Contributions of 20th Century Women to Physics
In commemoration of the APS Centennial, Nina Byers, working with the APS Committee on the Status of Women in Physics, has established an on-line archive featuring the many contributions of 20th Century women to physics. It has been funded by the APS, UCLA, NIST, a private philanthropist and a grant from the Alfred P. Sloan Foundation. The site currently contains approximately 50 citations, many of which are hyperlinked into other databases, including Encyclopedia Brittanica Online, which has incorporated archive pages for more than a dozen famous physicists, including Marie Curie, Irene Joliet Curie, Lise Meitner, Chien-Shiung Wu, Jocelyn Bell Burnell, Dorothy Hodgkin, Kathleen Lonsdale, and Maria Goeppert Mayer. The site has proven popular: between October 29, 1997 and November 6, 1997, close to 1000 visitors logged into the archive from all over the world, and the number continues to rise steadily, according to Byers (University of California, Los Angeles). The content and direction of the archive is administered by an archive steering committee.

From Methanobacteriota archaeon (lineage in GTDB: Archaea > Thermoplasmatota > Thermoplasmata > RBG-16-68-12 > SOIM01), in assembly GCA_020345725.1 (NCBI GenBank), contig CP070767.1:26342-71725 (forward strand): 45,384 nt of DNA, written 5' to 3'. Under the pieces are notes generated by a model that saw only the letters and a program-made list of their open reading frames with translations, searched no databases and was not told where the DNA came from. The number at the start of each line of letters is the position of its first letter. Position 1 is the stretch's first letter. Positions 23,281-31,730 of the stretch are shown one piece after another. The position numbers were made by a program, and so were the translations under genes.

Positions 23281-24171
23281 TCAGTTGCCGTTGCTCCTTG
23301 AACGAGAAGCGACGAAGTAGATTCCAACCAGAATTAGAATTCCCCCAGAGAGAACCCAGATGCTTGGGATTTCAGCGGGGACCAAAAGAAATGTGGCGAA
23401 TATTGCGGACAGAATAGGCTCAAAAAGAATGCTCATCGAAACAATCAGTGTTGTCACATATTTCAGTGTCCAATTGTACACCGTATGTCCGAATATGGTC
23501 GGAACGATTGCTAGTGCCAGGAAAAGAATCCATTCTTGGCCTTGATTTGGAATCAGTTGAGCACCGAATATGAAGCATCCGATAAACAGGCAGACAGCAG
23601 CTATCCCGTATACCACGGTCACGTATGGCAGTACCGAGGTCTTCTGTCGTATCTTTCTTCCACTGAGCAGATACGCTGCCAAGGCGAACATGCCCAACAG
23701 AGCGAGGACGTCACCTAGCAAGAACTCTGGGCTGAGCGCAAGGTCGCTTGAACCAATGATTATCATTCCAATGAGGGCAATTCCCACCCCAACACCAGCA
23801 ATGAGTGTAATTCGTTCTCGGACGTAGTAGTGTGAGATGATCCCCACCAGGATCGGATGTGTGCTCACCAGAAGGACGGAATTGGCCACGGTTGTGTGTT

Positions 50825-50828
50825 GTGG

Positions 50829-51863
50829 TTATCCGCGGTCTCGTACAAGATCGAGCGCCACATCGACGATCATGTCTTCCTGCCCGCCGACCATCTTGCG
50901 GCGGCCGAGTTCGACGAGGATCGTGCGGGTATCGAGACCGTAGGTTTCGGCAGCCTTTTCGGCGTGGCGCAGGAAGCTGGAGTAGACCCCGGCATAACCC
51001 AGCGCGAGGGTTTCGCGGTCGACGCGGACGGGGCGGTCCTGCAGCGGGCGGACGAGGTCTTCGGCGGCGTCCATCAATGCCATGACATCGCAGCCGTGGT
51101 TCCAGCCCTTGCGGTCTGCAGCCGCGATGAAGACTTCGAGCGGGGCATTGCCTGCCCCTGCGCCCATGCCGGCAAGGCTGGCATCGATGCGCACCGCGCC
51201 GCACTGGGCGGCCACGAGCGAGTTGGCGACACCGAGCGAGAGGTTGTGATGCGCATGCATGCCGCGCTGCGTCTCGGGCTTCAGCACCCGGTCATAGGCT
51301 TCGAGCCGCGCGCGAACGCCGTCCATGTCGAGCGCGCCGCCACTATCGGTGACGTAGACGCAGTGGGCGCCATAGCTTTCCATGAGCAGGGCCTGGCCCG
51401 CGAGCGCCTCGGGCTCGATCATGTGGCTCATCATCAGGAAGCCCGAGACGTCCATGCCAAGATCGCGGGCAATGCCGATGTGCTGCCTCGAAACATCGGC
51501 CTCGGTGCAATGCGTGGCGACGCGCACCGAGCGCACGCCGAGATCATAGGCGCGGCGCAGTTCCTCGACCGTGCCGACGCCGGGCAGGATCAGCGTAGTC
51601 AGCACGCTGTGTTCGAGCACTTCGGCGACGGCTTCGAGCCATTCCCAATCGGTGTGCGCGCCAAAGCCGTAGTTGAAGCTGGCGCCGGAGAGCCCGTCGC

Along with the citations, the archive staff has also compiled a collection of primary materials unavailable to most researchers, providing insight into the lives and careers of selected women physicists, as well as key data unavailable in conventional reference books. Also in development are a series of historical essays, the first set focusing on the gender discrimination encountered by women in Germany between 1890 and 1940. Subsequent essays will seek to place such issues into proper historical context, detailing German industrialization, the rise of Nazism, and the development of nuclear physics, among other events.
In terms of eventual disposition, Byers reports that the UCLA Library has indicated interest in acquiring the archive in both digital form and as archival documents as part of its permanent collection, ensuring continued access to the information via the World Wide Web. Thus, a visitor to the archive will have access not only to the information stored therein, but to related materials in the entire University of California library system. "It is advantageous because the UCLA library staff is first rate, their standards are very high, and because their participation in our work toward completion will greatly improve the quality of the archive," said Byers. Already under discussion are plans to design and construct an object-oriented database for the organization of the archive, greatly improving its search and retrieval capabilities.